Has my right implant bottomed out? (Photos)

I think my right implant has bottomed out. It looks like a rock with a sock in it!! All upper pole fullness is gone and the right breast just hangs low and basically dissappears under clothing...not what I wanted!! I didn't wear a bra for 10 years with my prior implants and nothing ever hung or sagged.Surgeon told me he had opened up my pockets more for a more natural, hanging breast but what I wanted was more creams definition in the IMF? Thoughts?

Doctor Answers 8

Breast asymmetry

Yes, the right implant seems to have bottomed out. It can be repaired internally with permanent sutures.

Phoenix Plastic Surgeon
4.7 out of 5 stars 18 reviews

Drop Out Vs. Surgical Misplacement


Your one day post photo shows implant already low. Go visit a few ABPS certified/ASAPS member surgeons that specialize in revision breast surgery for a second consultation.  Best of luck!

Gerald Minniti, MD, FACS
Beverly Hills Plastic Surgeon
4.9 out of 5 stars 90 reviews

You have an obvious asymmetry

and your surgeon should be able to easily appreciate this and offer you a revision under his policy so you can have a more even upper pole appearance.  It looks like you had a lift too and your nipple would have to be adjusted to match the other side as well.  You do need to give yourself at least 6 months from your procedure before diving back in.  And if your surgeon insists you look great, get a second opinion and vent on social media sites as there are many surgeons out there that employ that strategy of denial.

Curtis Wong, MD
Redding Plastic Surgeon
4.8 out of 5 stars 32 reviews

Right implant bottomed out?

thank you for your pre and post op photos. They are very helpful. It does appear that you have bottoming out of the right implant. Unfortunately, in the setting of revision and large implants, this can happen fairly easily. The good news is that this is fixable, but will require more surgery. This isn't always an easy fix in the setting of large implants, but with the use of Strattice or some kind of ADM, your surgeon should be able to reset your fold to symmetrically match the other side. 

Lily Lee, MD
Pasadena Plastic Surgeon
5.0 out of 5 stars 28 reviews

Has my right implant bottomed out?

Thank you for sharing your question and photographs.  I agree that it appears that your right breast implant has dropped a bit too low on your chest causing the current asymmetry seen in your photographs. I would voice your concerns to your surgeon to appropriately diagnose the malposition and to discuss the surgical revision needed to correct it.  Hope this helps.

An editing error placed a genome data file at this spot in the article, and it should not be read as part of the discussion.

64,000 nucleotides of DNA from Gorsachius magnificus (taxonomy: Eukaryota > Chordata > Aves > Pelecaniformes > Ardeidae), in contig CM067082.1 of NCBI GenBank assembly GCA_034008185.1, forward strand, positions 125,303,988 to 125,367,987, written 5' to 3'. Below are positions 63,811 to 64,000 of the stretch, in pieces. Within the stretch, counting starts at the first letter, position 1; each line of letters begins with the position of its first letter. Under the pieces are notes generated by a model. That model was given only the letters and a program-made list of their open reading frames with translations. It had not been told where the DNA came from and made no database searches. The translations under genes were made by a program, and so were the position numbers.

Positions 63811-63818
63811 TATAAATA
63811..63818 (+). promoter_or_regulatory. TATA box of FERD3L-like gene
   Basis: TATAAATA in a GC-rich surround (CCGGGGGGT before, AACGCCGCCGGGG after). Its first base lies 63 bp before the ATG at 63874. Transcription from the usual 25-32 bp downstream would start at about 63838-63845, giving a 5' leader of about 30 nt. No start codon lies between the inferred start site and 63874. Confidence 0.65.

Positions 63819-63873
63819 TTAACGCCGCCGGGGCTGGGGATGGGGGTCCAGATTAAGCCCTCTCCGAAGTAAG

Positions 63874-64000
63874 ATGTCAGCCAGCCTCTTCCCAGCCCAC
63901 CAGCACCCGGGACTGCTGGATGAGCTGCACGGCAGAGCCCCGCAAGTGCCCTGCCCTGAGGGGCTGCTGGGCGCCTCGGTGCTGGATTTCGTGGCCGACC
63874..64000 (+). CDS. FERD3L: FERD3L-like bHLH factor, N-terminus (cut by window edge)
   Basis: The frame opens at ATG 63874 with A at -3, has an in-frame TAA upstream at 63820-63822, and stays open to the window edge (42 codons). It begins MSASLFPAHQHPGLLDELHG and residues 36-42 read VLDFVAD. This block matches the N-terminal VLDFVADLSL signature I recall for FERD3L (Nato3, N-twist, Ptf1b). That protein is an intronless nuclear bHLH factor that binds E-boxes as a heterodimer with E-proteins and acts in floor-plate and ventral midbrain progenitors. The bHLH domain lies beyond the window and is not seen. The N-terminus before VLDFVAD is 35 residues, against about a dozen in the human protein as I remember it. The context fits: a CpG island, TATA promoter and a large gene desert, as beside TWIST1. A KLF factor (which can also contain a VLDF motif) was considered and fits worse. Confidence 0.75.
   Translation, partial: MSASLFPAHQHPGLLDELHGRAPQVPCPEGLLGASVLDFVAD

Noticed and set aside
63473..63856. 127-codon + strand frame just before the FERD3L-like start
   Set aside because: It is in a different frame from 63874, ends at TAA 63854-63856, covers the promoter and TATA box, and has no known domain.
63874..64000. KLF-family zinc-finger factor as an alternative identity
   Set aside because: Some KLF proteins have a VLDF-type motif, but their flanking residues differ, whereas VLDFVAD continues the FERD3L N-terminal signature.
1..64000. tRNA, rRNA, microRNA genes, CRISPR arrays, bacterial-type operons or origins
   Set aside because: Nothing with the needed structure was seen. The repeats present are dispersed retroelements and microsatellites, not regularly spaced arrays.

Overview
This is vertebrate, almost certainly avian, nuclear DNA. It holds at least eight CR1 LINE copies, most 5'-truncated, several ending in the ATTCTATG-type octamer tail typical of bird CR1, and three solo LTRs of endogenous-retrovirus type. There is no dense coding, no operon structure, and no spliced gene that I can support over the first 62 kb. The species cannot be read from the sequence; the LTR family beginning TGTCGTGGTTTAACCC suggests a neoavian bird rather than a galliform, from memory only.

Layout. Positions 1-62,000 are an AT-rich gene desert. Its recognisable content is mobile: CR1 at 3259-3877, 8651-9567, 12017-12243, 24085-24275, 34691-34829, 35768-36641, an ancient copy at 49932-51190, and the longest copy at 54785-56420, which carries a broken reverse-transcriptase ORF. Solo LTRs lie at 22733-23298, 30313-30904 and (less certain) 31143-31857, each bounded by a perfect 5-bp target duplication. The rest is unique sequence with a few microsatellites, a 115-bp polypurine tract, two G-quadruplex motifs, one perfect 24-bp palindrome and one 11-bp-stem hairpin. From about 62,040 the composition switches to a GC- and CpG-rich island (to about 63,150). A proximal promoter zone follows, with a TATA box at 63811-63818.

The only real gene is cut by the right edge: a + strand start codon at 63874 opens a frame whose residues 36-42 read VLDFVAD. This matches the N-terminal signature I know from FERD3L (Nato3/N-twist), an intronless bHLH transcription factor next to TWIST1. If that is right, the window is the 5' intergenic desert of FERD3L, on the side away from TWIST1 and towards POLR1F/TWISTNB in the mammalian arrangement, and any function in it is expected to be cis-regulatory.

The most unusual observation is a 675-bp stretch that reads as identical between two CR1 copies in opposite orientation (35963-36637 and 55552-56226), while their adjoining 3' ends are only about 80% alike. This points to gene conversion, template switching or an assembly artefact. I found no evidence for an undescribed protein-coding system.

Nelson Castillo, MD
Atlanta Plastic Surgeon
4.9 out of 5 stars 69 reviews

Bottomed out?

Hello, I can appreciate a difference in the shape of your breasts.  If this was not pre-existing and your breasts looked about the same before surgery, you could speak to your surgeon about options to improve the symmetry.

William Andrade, MD
Toronto Plastic Surgeon
5.0 out of 5 stars 66 reviews

Has my right implant bottomed out?

I am sorry to hear about/see the problem you are having after revisionary breast augmentation surgery. I think your concerns are  appropriate; one breast implants does seem to sit lower on your chest wall, consistent with breast implant displacement.

 Given your concerns, I think you will benefit from revisionary breast surgery which will likely involve capsulorraphy ( internal suture repair).  This procedure will serve to reconstruct the lower pole of the right breast and prevent migration of the breast implant too far inferiorly.  

I hope this, and the attached link, helps.

Tom J. Pousti, MD, FACS
San Diego Plastic Surgeon
5.0 out of 5 stars 1,502 reviews

Implant issue

I would have to see  your preops as well to get a feel for what is going on.  If the implant its tight, then you may have a capsular contracture as well. Best of luck.

Steven Wallach, MD
New York Plastic Surgeon
4.1 out of 5 stars 29 reviews

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